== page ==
Tissue-clearing techniques are powerful tools for biological research and pathological diagnosis. Here, we describe advanced clear, unobstructed brain imaging cocktails and computational analysis (CUBIC) procedures that can be applied to biomedical research. This protocol enables preparation of high-transparency organs that retain fluorescent protein signals within 7–21 d by immersion in CUBIC reagents. A transparent mouse organ can then be imaged by a high-speed imaging system (>0.5 TB/h/color). In addition, to improve the understanding and simplify handling of the data, the positions of all detected cells in an organ (3–12 GB) can be extracted from a large image dataset (2.5–14 TB) within 3–12 h. As an example of how the protocol can be used, we counted the number of cells in an adult whole mouse brain and other distinct anatomical regions and determined the number of cells transduced with mCherry following whole-brain infection with adeno-associated virus (AAV)-PHP.eB. The improved throughput offered by this protocol allows analysis of numerous samples (e.g., >100 mouse brains per study), providing a platform for next-generation biomedical research.
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CUBIC-Atlas v.1.2 reference data are available from http://cubic-atlas.riken.jp. Other datasets generated or analyzed during the current study are available from the corresponding author upon reasonable request.
All source code and a brief guide for data analysis are available on https://github.com/lsb-riken/CUBIC-informatics. Source code for the microscope and MOVIE system is available from the corresponding author upon reasonable request.
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We thank the lab members at RIKEN BDR and The University of Tokyo, in particular M. Kuroda, for his kind advice on sample gel embedding; D. Shigeta, for his kind help in 3D image preparation; C. Shimizu for support with swelling experiments; and E. A. Susaki, K. Tainaka and A. Kuno for help with developing CUBIC reagents. We thank K. Wilkins for proofreading the manuscript. T.T.M. was supported by the Osaka University Medical Doctor Scientist Training Program. This research was partially supported by the program for Brain Mapping by Integrated Neurotechnologies for Disease Studies (Brain/MINDS) from the Japan Agency for Medical Research and Development, an AMED grant (JP19dm0207057 to H.H.), HFSP (RGP0019/2018 to H.R.U) and JSPS KAKENHI grants 18H02521 (to H.H.) and 19K06899 (to A.K.).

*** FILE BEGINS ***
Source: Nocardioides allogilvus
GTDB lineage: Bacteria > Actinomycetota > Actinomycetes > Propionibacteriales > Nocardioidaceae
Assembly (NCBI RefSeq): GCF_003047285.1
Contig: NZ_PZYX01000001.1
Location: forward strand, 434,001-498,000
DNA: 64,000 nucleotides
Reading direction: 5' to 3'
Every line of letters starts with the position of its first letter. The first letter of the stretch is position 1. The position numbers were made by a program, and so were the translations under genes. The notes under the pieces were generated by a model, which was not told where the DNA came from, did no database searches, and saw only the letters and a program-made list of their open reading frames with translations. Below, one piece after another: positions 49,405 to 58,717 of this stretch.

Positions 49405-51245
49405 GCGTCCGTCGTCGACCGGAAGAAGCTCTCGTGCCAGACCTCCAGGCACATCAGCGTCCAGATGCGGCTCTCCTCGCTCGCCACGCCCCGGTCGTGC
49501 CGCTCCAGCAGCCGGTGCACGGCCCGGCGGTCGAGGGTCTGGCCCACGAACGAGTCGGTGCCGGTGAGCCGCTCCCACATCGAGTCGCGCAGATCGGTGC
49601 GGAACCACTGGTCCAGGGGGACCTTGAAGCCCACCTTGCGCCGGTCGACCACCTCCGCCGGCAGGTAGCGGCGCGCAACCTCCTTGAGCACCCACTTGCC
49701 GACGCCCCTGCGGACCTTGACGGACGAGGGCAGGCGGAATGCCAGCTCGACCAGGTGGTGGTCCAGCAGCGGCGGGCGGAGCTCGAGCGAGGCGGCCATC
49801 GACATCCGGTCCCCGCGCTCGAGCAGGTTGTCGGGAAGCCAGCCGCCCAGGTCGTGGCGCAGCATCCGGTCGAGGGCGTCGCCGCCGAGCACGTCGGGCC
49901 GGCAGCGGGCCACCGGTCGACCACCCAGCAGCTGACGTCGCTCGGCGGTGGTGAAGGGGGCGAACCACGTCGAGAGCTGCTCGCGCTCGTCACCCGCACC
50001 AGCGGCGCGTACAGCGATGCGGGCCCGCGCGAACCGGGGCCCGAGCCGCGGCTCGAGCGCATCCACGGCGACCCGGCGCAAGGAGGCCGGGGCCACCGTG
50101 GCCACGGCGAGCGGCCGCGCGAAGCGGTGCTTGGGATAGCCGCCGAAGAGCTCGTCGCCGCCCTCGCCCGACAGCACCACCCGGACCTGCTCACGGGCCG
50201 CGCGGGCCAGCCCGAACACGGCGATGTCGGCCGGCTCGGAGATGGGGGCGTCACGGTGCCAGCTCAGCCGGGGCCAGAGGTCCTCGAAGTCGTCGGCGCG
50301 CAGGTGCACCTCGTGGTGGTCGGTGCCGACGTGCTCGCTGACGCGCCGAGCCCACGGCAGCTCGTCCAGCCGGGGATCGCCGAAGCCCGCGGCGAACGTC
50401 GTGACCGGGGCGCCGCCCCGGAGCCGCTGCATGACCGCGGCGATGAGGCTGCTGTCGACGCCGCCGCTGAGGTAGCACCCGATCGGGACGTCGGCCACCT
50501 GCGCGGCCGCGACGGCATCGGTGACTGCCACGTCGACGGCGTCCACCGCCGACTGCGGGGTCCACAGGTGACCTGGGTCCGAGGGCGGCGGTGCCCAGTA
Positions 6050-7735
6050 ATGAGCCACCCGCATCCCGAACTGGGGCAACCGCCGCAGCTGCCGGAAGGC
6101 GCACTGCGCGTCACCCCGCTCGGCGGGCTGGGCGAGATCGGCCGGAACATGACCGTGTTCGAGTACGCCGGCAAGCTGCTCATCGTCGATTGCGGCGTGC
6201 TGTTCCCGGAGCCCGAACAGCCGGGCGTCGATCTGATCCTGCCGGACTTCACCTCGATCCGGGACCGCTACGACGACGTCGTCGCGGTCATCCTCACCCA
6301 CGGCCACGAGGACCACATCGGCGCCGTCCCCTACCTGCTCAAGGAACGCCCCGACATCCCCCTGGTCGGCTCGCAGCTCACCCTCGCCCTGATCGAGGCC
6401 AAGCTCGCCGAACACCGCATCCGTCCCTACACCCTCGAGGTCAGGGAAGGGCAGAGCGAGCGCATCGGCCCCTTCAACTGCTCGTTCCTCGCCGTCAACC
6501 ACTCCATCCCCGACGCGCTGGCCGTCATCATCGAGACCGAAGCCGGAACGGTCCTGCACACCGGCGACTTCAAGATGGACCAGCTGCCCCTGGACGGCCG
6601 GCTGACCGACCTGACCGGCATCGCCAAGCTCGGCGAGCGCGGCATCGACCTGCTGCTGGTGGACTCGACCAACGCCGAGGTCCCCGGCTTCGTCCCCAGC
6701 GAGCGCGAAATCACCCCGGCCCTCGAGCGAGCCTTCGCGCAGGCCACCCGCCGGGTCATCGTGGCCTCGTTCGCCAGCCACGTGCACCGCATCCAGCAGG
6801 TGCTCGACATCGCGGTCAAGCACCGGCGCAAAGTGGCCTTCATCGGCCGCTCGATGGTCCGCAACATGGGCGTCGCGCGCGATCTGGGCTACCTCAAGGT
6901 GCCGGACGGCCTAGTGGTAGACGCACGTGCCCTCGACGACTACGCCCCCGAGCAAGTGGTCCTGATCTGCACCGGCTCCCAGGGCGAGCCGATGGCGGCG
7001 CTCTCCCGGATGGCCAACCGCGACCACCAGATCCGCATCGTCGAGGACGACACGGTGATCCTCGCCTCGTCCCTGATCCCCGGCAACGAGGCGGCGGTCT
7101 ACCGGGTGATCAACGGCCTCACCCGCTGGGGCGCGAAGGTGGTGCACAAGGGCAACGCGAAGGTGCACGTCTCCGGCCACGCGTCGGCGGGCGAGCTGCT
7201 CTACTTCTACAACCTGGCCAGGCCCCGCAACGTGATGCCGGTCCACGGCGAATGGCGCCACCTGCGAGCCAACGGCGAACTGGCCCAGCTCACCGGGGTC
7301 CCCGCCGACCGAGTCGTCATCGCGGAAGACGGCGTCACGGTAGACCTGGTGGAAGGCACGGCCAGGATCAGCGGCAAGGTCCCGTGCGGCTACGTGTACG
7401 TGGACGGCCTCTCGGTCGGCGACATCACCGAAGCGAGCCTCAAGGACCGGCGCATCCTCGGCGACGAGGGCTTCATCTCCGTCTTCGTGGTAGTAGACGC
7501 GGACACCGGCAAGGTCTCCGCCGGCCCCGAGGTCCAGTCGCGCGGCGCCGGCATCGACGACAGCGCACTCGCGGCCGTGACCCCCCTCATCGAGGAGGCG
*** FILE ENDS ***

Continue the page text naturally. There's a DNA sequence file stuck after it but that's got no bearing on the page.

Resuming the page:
H.R.U. and T.C.M. have filed a patent application (PCT/JP2014/070618, 2013-168705) for the CUBIC protocol.
Peer review information Nature Protocols thanks Ludovic Silvestri and other anonymous reviewer(s) for their contribution to the peer review of this work.
Publisher’s note Springer Nature remains neutral with regard to jurisdictional claims in published maps and institutional affiliations.
Key references using this protocol
Murakami, T. C. et al. Nat. Neurosci. 21, 625–637 (2018): https://doi.org/10.1038/s41593-018-0109-1
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Integrated supplementary information
Volume-rendered and cross-section images of CUBIC-L/R+ treated whole mouse brain labelled with H2B-mCherry (green) and RD2 (red). Overlapped signals are shown in yellow. Scale bar, 1mm. All experiments followed governmental and institutional guidelines for the animal experiments.